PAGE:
The legs harden ready for use in the next stage

The dragonfly reaches up and pulls out the
remainder of the abdomen

Now completely free of the larval casing
which it hangs from to dry out.

The abdomen begins to stretch out and
the wings begin to unfurl.

The wings slowly pump up and the first sign of
colour can be seen in the abdomen

Slowly the dragonfly is taking shape

Still a way to go but the wing-veins,
nodes and pterostigma are all there
to be seen. 
The whole process of emergence to the first flight of the teneral dragonfly takes a few hours and is mostly done at night as the young dragonfly are very vulnerable at this stage to predators, but I've witnessed it many times through to late morning.

The freshly emerged dragonfly of both sexes is a pale cream colour,
this one is a male told by the waisted abdomen   

This emerging hawker will be a female, the much thicker base to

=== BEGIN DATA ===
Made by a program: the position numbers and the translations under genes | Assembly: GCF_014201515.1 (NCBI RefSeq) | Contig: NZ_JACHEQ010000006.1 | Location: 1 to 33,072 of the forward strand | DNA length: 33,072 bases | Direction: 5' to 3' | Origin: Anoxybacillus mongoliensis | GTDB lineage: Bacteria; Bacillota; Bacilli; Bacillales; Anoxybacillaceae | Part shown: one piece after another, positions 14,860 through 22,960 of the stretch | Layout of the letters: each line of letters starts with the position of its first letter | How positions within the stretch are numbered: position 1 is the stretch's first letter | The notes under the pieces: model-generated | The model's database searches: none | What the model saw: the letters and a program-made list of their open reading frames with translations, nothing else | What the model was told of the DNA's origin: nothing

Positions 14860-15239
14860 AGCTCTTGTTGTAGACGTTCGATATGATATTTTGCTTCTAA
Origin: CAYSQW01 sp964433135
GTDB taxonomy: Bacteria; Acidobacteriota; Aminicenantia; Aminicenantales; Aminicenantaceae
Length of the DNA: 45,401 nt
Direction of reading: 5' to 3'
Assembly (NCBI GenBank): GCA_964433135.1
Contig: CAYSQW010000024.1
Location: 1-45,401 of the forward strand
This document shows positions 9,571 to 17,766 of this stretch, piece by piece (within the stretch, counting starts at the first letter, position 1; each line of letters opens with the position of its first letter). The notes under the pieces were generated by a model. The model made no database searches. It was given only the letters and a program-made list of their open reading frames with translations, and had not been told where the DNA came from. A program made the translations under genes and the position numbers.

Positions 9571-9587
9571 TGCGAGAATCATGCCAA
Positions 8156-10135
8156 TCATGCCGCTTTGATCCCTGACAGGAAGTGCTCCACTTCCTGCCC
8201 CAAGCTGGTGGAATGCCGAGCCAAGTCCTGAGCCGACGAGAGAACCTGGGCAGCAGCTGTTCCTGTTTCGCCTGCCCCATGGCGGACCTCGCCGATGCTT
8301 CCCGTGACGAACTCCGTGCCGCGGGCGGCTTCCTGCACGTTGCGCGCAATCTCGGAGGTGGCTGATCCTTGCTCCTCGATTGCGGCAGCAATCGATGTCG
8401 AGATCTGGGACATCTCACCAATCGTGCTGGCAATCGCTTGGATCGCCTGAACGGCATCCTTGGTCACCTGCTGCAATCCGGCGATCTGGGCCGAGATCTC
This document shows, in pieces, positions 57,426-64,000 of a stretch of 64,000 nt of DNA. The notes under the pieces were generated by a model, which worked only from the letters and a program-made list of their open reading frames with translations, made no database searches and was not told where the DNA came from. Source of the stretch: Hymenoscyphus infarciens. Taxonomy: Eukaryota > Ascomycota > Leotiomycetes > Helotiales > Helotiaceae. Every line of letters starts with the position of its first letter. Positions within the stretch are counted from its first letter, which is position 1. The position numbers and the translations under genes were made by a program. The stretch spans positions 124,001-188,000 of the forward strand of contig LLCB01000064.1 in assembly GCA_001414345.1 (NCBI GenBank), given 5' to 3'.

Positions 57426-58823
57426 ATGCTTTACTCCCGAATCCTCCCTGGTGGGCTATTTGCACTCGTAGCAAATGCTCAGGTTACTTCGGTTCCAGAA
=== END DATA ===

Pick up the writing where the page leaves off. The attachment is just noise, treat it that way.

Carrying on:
the abdomen the tell-tell sign.
When the wings are fully formed and dried out, the teneral dragonfly will warm them up by vibrating them thoroughly, and take a first tentative flight into trees or vegetation, where they will remain until their wings gain strength, then will start living the life of a full adult hawker, feeding in woodland rides for a few days until they gain their full adult colours of maturity.

Back at the pond, this dried out husk (exuvia)
is all that remains to tell the tale.
To end; a couple of rarer colour forms to look out for in the mature adults. Males can sometimes have totally blue spotting on the abdomen where there is usually green. This will lead to confusion with other species, but still look out for the bars at the tip of the abdomen, the thorax will still be the apple green shade and the thick antehumeral stripes should be apparent.
In females there is an occasional yellow form which again might lead to confusion with other hawkers, but as in the male, the antehumeral stripes, thorax panels and tail bars all remain consistent.